Vertebral Column Quiz Questions And Answers

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Vertebral Column Quiz Questions And Answers - Quiz

Take this vertebral column quiz today if you wish to increase your knowledge about this topic!. The vertebral column, also known as the spine, is curved and can be found in the central axis of the skeleton. Do you know how many vertebrae are in the vertebral column and where are the joints of Luschka found? This quiz will help you understand some more about this region and its many parts. Give it a shot and see how well you do!


Questions and Answers
  • 1. 

    How many vertebrae are in the vertebral column?

    • A.

      31

    • B.

      33

    • C.

      35

    • D.

      37

    Correct Answer
    B. 33
    Explanation
    The correct answer is 33. The vertebral column, also known as the spine, is made up of a series of vertebrae. In humans, there are typically 33 vertebrae in total. These vertebrae are divided into different regions, including the cervical, thoracic, lumbar, sacral, and coccygeal regions. Each region has a specific number of vertebrae, with the cervical region having 7, the thoracic region having 12, the lumbar region having 5, the sacral region having 5 fused vertebrae, and the coccygeal region having 4 fused vertebrae. Therefore, the total number of vertebrae in the vertebral column is 33.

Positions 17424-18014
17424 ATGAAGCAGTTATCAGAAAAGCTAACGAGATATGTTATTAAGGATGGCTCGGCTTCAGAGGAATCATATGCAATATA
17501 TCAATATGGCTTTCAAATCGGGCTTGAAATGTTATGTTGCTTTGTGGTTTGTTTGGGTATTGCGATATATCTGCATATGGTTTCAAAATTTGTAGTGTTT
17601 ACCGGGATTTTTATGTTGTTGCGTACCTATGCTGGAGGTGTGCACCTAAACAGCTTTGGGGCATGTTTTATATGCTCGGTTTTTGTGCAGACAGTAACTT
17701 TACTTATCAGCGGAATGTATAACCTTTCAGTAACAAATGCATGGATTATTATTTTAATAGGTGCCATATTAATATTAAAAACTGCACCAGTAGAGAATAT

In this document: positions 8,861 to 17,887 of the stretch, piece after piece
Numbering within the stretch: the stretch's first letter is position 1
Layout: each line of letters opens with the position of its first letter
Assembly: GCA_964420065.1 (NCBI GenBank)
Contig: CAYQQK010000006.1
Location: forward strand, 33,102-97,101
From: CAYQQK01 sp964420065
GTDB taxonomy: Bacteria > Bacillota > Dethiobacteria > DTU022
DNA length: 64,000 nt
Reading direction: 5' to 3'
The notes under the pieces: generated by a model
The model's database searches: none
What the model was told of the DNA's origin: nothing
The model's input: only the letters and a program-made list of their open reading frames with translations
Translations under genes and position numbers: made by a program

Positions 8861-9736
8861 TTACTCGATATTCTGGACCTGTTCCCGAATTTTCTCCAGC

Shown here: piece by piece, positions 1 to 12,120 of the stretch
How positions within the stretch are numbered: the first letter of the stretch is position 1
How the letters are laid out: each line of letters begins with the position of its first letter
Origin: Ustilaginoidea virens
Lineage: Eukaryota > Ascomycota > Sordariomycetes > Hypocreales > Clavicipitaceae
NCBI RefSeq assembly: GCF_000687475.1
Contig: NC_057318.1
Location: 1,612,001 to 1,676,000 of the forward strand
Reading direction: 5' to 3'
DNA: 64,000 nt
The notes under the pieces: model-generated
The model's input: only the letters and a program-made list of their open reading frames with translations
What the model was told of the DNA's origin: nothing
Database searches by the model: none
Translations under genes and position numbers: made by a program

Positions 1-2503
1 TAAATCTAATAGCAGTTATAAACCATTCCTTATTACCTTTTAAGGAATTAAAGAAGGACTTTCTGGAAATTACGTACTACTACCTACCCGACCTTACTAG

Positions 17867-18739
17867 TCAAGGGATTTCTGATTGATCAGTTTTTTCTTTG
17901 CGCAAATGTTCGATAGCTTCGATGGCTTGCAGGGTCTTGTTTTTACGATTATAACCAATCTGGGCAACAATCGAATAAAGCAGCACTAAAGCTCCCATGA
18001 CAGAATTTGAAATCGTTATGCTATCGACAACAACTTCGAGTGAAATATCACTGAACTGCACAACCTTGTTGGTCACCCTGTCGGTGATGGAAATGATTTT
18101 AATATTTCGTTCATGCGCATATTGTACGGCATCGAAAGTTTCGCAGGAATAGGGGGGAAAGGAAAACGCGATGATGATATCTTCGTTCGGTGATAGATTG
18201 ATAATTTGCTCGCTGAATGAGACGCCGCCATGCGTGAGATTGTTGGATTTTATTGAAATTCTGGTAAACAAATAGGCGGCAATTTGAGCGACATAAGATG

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  • 2. 

    How many regions are in the vertebral column?

    • A.

      3

    • B.

      4

    • C.

      5

    • D.

      6

    Correct Answer
    C. 5
    Explanation
    The vertebral column is composed of 33 individual vertebrae, which are divided into several regions. These regions include the cervical (7 vertebrae), thoracic (12 vertebrae), lumbar (5 vertebrae), sacral (5 fused vertebrae), and coccygeal (4 fused vertebrae) regions. Therefore, there are a total of 5 regions in the vertebral column.

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  • 3. 

    Which region of the vertebral column contains 5 vertebrae?

    • A.

      Cervical

    • B.

      Thoracic

    • C.

      Lumbar

    • D.

      Sacal

    • E.

      Coccyx

    • F.

      A&C

    • G.

      C&D

    • H.

      C&E

    • I.

      A,C&D

    Correct Answer
    G. C&D
    Explanation
    The region of the vertebral column that contains 5 vertebrae is the lumbar region (C). The lumbar region is located in the lower back and consists of 5 vertebrae. The cervical region (A) is in the neck and typically has 7 vertebrae, while the thoracic region (B) is in the upper back and usually has 12 vertebrae. The sacral region (D) is at the base of the spine and consists of fused vertebrae, and the coccyx (E) is the tailbone, which is also made up of fused vertebrae.

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  • 4. 

    What causes the primary curvature of the vertebral column?

    • A.

      Height differences between anterior and posterior parts of vertebrae

    • B.

      Thickness differences between anterior and posterior parts of vertebrae

    • C.

      Height differences between anterior and posterior IVDs

    • D.

      Thickness differences between anterior and posterior IVDs

    Correct Answer
    A. Height differences between anterior and posterior parts of vertebrae
    Explanation